SB 88: Concerning authorization of two-year degrees with academic designation
Concerning authorization of two-year degrees
with academic designation
Senate Bill 10-088
Testimony to the Senate Education Committee
Frank Waterous, Ph.D., Senior Policy Analyst
The Bell Policy Center
February 17, 2010
My name is Frank Waterous, and I am a senior policy analyst with The Bell Policy Center. The Bell is a nonpartisan, nonprofit research and policy organization dedicated to expanding opportunity for all Coloradans.
The Bell Policy Center supports Senate Bill 10-088, "Two-Year College Degree Designation." By authorizing community colleges and junior colleges to offer 2-year degree programs with academic designation, the bill will contribute to increased student success in three important ways, and will help in developing the skilled workforce necessary for Colorado's economic strength and competitiveness.
First, the ability to pursue a two-year degree with a specific designation will contribute to increased student retention and completion. Evidence suggests that students who can see a clear pathway to their academic goals are more likely to persist in their studies and complete their degrees. Especially for those students who have a particular academic interest or career aspiration, working toward a "generic" associate's degree may not provide sufficient motivation. For those students, two-year degree programs with academic designations would encourage a stronger commitment to sticking with their studies.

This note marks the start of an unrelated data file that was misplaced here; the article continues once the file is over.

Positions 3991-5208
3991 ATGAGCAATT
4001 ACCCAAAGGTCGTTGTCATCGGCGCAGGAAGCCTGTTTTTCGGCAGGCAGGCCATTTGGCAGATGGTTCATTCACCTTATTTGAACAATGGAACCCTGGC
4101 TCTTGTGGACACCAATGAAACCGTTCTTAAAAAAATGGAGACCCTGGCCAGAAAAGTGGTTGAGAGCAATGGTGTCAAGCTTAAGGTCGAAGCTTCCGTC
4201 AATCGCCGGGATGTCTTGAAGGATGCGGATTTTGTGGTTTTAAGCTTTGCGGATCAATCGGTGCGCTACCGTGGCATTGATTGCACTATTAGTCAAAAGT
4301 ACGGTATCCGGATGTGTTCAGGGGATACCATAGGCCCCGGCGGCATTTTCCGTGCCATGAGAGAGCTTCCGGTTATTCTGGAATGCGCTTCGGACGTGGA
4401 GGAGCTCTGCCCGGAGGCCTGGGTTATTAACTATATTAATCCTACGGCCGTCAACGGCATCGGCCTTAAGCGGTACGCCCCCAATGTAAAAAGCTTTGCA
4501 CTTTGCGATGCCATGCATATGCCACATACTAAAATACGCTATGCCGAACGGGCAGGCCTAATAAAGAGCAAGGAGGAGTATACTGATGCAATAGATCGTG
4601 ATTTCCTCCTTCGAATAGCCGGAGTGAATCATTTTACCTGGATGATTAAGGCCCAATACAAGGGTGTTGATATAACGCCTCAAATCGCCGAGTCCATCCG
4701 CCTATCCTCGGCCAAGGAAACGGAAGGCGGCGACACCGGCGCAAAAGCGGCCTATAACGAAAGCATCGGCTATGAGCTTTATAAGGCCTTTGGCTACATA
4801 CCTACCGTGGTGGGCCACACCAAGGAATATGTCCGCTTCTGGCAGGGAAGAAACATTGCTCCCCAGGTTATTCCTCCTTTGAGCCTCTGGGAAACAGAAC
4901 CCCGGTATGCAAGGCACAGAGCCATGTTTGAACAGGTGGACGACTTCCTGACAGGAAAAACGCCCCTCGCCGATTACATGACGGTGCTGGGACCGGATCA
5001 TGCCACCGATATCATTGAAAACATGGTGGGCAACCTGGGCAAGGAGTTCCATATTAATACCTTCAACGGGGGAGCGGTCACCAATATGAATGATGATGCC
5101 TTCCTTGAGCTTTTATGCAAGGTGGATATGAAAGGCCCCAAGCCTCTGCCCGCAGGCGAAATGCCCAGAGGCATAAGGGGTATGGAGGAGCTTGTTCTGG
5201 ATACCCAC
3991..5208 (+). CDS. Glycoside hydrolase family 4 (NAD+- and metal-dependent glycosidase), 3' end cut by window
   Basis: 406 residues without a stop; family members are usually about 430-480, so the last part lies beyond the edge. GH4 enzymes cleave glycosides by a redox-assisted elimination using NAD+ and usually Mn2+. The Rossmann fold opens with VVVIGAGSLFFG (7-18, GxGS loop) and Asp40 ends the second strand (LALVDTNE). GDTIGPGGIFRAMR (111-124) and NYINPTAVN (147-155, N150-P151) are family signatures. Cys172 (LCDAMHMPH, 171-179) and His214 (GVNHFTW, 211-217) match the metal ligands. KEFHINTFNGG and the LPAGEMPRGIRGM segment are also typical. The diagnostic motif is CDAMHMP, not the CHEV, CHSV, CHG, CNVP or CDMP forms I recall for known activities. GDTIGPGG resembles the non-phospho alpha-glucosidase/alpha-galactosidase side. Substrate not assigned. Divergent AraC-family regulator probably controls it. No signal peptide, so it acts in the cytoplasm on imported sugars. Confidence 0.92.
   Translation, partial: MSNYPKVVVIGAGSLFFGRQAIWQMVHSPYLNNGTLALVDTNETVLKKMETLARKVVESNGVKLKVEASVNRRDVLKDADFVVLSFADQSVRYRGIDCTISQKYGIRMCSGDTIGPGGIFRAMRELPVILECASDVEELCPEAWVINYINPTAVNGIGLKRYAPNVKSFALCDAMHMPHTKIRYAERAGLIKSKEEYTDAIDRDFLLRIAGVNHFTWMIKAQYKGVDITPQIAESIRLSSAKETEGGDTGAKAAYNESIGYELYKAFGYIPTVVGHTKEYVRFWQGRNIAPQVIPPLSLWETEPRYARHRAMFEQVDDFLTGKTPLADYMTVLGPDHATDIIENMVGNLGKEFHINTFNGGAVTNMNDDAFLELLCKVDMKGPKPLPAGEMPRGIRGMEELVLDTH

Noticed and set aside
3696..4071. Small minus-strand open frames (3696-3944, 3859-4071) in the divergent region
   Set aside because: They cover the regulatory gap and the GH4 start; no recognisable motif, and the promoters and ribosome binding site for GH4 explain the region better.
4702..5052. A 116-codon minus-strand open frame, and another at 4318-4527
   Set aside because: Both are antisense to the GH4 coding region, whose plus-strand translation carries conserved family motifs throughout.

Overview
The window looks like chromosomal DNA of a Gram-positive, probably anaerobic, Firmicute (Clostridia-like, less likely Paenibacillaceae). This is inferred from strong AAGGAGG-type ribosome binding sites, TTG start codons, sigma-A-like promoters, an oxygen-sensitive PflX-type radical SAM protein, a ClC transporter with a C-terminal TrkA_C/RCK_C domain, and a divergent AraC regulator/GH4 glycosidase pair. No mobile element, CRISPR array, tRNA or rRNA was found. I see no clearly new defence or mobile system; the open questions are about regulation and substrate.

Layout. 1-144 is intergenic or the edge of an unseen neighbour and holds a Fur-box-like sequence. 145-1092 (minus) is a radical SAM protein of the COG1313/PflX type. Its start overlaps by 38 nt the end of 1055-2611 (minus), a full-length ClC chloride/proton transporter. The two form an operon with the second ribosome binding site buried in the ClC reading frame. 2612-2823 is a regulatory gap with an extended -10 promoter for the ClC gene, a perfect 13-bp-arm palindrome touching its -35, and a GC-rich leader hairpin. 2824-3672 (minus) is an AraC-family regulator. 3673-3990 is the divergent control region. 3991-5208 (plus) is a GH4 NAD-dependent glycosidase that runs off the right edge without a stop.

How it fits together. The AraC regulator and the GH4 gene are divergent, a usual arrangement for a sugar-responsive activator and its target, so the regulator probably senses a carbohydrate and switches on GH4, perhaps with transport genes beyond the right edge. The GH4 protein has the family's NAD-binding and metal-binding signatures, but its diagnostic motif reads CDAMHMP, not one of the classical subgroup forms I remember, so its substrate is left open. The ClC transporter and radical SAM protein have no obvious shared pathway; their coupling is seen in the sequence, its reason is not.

Second, permitting students to choose an academic major while pursuing an associate's degree could ease transfer from a two-year to a four-year institution. Along with successfully completing the coursework necessary for transfer, students who earn an associate's degree in a particular academic field will have clearly demonstrated their commitment to, and readiness for, continued study in their discipline.
Third, for students interested in pursuing a particular two-year academic path for entry directly into, or advancement within, the workforce, an associate's degree with academic designation would serve as added support for their efforts to gain employment or move up in their chosen profession. In this regard, the bill would help the state to fill its workforce needs for individuals with specific, focused education and skills development at the associate's degree level. Almost half of all employment today is classified as "middle-skill" jobs that require a post-secondary education, but less than a bachelor's degree. The Bureau of Labor Statistics projects that about 45 percent of all job openings through 2014 will be middle-skill positions, as well.(1)
Finally, by helping to strengthen the quality of Colorado's current and future workforce, Senate Bill 10-088 would contribute to one of the key factors in our state's economic competitiveness. As a recent report from the Metro Denver Economic Development Corporation noted, "educational attainment is the single-most important element in job and income growth," and is one of the chief underpinnings of a strong economy.(2)
In summary, The Bell Policy Center believes that Senate Bill 10-088 will benefit both students and our state. We urge you to support the bill, and thank you for the opportunity to share this information with you today.
If you have any questions, or if I can provide further information, please call me at 303-297-0456 or email me at email@example.com.
(1) Harry J. Holzer and Robert I. Lerman, The Future of Middle-Skill Jobs, CCF Brief #41, Center on Children and Families, Brookings Institution, February 2009,
(2) Toward a More Competitive Colorado: Executive Summary on Competitiveness, Metro Denver Economic Development Corporation, Nov 2009,